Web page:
Here's an example of why it's hard to stay quiet. Spend a couple of minutes with this group's work to see the great ideas they're starting to have. What I see makes me want to dance around, because they're *so close* to getting it. Can you see where? Like I said, I'll work hard to stay quiet. If I see the group get stuck, I'll point to the middle of their page, just to the right of the crease and ask what they've noticed...

After students have worked for 10 minutes or so, I tell them that when there are 15 minutes left in class, I'm going to provide a hint. By the time I share the hint, some groups have already had the idea I'm about to share (like this group, who focused on the first 20 lockers) and I start by saying, "I saw that Ben's group did something like this, and I'd like everyone to think about this now."

The hint is to try solving the same problem for a smaller number of students and lockers. I'll tell groups to try to solve the problem as if there are only ten students with a total of ten lockers. I call out any groups who have tried the problem with 10, 20, or 30 lockers, I commend them on a good idea, and I thank them for letting me steal it. I might also provide the hint visually - note that this hint is for an even smaller version of the problem, just five students.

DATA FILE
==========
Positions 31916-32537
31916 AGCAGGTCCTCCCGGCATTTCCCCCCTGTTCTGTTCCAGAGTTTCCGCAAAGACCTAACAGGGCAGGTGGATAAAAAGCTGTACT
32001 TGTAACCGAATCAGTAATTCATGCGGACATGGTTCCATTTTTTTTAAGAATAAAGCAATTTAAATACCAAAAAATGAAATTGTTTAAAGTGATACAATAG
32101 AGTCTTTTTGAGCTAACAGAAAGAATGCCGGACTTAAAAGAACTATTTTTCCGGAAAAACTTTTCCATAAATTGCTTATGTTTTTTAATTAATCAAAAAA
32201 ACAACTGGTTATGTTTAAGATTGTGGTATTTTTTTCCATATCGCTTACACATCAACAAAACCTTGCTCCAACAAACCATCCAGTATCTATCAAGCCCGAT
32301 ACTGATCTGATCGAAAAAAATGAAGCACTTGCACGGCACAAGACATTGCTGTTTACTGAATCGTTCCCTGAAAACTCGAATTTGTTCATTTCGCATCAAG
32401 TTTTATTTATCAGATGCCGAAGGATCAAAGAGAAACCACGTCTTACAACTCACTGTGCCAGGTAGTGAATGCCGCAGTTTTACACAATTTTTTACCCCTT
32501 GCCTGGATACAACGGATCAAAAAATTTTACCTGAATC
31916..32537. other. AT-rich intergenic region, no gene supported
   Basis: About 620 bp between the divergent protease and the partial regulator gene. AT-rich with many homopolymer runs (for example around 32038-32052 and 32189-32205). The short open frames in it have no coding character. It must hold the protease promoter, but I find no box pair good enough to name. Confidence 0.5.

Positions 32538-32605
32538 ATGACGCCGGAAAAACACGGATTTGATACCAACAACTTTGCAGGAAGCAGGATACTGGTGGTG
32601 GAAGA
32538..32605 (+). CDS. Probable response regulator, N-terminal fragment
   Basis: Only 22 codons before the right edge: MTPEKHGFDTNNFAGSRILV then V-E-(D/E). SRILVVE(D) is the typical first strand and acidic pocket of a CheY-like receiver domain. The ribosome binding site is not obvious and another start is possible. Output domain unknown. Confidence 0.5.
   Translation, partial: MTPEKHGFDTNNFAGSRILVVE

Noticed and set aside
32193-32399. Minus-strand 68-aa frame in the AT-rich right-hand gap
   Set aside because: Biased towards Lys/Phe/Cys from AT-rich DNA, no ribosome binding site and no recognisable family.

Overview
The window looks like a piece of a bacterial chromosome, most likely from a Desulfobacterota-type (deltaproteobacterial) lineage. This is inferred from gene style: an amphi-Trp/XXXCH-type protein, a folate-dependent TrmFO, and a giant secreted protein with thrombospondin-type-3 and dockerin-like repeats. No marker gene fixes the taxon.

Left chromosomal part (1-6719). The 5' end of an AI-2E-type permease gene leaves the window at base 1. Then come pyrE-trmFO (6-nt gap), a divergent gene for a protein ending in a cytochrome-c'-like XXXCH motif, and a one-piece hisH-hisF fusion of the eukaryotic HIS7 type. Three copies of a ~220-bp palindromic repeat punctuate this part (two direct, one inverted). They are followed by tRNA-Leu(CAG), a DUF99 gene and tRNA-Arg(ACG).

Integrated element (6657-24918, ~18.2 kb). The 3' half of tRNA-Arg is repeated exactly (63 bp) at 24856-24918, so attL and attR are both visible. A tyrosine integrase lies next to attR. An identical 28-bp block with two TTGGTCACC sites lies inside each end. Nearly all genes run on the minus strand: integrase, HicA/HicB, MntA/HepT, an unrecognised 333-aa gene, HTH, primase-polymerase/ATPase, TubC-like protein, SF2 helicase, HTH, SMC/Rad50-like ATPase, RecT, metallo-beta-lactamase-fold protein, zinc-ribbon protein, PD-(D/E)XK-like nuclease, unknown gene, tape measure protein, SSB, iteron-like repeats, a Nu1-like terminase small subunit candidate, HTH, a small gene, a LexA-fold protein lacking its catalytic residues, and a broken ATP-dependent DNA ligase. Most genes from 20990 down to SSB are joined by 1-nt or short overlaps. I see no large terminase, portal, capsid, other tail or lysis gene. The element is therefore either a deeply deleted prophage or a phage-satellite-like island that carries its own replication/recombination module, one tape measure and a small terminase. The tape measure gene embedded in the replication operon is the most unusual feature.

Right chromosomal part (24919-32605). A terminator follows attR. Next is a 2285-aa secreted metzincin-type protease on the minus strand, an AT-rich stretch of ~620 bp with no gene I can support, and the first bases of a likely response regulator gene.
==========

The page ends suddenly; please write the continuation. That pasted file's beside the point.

The other way I provide hints is by answering some yes/no questions for the entire class to hear. On this student work, for example, you'll see two additional "hints" both of which came by way to student questions:

- "Can we do this with real lockers?"
- "Do the lockers that are open have something in common?"

Finally, as with everything else we do, this can take more than today, if kids choose. Some groups will be very close to getting it as time runs out, and they'll be excited to ask if they can continue tomorrow. I think that's a great use of time, and I'll certainly let groups go that route if that's how they want to spend it!